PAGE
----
The findings of the study by Praja Foundation, a not-for-profit organisation, not only reveals the disconnect between corporators and citizens, it is also a reflection of Mumbaiites’ dissatisfaction with basic civic services.
Praja’s citizen satisfaction levels show that an average citizen’s satisfaction with the Brihanmumbai Municipal Corporation (BMC)’s performance was just 58%. It’s not surprising then that citizens submitted 29,852 complaints on only the condition of the city’s roads, the highest number of complaints for any civic issue.
Despite the BMC’s claim that it is making better roads, the number of road complaints shot up from the 5,177 in 2011, a rise of 477%. Of these, a majority of them - 26,056 complaints - were only about potholes and bad patches.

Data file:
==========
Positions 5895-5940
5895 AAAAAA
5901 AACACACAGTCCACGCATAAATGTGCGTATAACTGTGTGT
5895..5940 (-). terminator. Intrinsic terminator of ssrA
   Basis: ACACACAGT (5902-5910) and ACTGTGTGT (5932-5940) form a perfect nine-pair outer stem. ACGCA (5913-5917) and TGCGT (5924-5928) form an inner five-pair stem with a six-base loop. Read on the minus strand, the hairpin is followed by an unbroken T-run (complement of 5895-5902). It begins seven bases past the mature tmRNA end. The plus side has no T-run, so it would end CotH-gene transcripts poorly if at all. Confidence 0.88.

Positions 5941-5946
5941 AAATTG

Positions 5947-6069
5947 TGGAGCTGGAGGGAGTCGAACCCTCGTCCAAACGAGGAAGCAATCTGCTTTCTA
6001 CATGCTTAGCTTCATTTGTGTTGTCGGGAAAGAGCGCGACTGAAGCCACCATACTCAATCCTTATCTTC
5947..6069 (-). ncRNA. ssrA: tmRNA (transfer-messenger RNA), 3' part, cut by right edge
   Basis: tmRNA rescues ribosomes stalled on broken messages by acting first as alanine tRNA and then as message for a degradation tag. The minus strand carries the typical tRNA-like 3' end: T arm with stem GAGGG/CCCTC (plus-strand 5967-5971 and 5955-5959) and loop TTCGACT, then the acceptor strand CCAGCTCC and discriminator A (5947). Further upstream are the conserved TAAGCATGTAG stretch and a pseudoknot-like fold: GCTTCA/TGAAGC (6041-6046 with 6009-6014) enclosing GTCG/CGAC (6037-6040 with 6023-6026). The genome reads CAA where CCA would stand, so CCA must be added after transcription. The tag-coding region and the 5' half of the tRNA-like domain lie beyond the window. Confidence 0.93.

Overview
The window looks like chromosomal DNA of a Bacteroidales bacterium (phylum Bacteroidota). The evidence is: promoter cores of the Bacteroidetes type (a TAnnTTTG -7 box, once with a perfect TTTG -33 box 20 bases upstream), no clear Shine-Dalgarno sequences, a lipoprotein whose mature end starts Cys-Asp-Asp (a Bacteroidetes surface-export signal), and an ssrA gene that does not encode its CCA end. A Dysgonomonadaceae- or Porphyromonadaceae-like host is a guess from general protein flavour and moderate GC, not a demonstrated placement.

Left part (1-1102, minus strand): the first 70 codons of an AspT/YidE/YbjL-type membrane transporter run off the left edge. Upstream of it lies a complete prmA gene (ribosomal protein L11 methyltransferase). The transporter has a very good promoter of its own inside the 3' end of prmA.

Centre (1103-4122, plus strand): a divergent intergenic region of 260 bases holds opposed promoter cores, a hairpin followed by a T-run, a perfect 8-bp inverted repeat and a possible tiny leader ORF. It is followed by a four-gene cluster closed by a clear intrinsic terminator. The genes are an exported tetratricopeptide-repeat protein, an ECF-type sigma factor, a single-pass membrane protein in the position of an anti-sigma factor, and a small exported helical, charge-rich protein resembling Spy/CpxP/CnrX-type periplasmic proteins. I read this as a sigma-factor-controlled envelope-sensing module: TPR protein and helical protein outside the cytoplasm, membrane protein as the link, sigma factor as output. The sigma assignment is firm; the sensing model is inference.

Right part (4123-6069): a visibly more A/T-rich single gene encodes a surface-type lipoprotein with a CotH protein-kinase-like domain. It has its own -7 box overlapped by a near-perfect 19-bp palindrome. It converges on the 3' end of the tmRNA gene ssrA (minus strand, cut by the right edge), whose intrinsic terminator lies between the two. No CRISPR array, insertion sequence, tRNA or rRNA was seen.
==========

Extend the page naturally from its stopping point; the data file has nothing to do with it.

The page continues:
Despite the grave nature of the problem, corporators seemed reluctant to ask the BMC tough questions on the state of the roads. Only 100 queries by 227 corporators concerned roads.
Praja members and civic officials, however, attributed the drastic increase in the number of complaints to the recently introduced pothole tracking system, which enables Mumbaiites to click photos of bad roads and send them to concerned officials.
“The new system has made it easier for citizens to register complaints, so there is an increase in the number of complaints compared to last year,” an official said.
The poor state of civic amenities reflects in the kind of grievances. For instance, after roads, the most number of complaints -16,194 – was about poor drainage.
This, too, is not reflected in the corporators’ dealings at ward committees. Only 31 queries were raised about drains in the 10-month period for which the data was interpreted.
While most corporators disagree with the findings – that they don’t care about citizen’s concerns – most agree that the grievances recorded are indeed the major concern areas.